Science Asks: How Much Weight Loss Makes You Hot?

Attractive young woman holds a bathroom scale up while smiling at the camera. Horizontal shot

this chick is way too happy to see a scale.

HAVE YOU EVER FELT LIKE you put in all this time at the gym and lose a few hard-earned pounds — only to have no one notice or throw any surprise celebrations in honor of how hot you look? Well someone obviously has, because a few Canadian researchers set out to figure out just how much weight you need to lose before other people will take notice of it, and just how much weight you need to lose before people will think you’re more attractive than you were before. What a time to be alive.

To begin this journey into the realms of quantified hotness, the researchers gathered photos of people in their 20s and 30s with neutral expressions on their faces, then also duplicated them with some Photoshop magic to make them look fatter, and fatter, and then even fatter to simulate a gradual increase of body weight.

Next, they asked their participants to randomly draw two cards at a time and determine which person looked bigger. Eventually, they compiled some data from playing what sounds like a blend between Guess Who? and the memory game, and determined the exact weight that people need to lose before others will notice it in their face:

Women and men of average height need to gain or lose about three and a half and four kilograms, or about eight and nine pounds, respectively, for anyone to see it in their face[…]” said Nicholas Rule, an associate professor and Canada Research Chair in Social Perception and Cognition at the University of Toronto, in a university press release about the study.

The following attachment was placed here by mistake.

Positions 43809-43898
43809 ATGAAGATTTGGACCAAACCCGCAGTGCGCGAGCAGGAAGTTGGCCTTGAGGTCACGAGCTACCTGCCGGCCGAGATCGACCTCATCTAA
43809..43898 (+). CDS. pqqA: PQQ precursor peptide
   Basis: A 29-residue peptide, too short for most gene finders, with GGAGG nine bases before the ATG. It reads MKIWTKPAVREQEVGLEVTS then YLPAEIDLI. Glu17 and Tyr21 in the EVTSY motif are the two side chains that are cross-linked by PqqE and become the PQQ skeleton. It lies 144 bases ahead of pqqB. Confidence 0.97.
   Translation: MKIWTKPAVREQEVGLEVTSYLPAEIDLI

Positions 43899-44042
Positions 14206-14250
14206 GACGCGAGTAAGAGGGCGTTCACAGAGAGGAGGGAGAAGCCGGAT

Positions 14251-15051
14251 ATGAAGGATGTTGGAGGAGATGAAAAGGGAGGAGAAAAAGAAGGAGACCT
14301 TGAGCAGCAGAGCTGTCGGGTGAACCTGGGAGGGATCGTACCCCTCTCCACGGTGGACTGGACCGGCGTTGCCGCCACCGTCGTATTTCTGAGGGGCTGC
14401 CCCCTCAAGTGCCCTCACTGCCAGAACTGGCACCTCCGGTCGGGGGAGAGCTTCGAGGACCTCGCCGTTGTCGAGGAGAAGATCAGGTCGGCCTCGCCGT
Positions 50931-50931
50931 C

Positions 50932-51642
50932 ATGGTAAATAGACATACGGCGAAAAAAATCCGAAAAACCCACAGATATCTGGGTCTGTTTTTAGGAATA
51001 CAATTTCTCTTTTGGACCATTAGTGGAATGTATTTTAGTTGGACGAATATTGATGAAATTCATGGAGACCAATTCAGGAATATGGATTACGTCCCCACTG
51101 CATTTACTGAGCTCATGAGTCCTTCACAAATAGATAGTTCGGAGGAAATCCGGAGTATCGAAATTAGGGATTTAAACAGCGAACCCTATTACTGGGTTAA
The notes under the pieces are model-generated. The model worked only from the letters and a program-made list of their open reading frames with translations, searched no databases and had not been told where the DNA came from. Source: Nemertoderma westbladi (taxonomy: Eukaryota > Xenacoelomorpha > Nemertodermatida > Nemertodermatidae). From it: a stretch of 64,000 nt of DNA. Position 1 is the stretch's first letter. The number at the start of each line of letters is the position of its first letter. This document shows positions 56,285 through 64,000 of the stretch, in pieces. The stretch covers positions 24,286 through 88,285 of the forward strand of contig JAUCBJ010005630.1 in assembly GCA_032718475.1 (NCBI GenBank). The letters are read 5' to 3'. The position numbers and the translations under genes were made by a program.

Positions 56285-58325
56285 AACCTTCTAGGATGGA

But, if you want people to think that your face looks prettier from the weight loss, Rule goes on to say, then you need to lose about twice that. The research team determined that women need to lose around 14 pounds for other people to think they look more appealing. Men, of course, need to lose a little more, based on their average size being bigger to begin with.

What is unclear about the study however, is what the starting weights were, or what weights were considered to be “fat.” Obviously, if you’re particularly thin, losing eight pounds isn’t necessarily going to make you look any better (and probably wouldn’t be that healthy). Perhaps the biggest takeaway here is that in the same way that people don’t notice when you lose a couple pounds… they probably don’t notice when you gain a couple, either. So working out for fitness as opposed to working out for public approval becomes that much more of an appealing option, don’t you think?

But, hey, if “become more attractive” is one of your New Year’s resolutions for 2016, at least now you know exactly how hard you need to work.

For more information about the study, go here.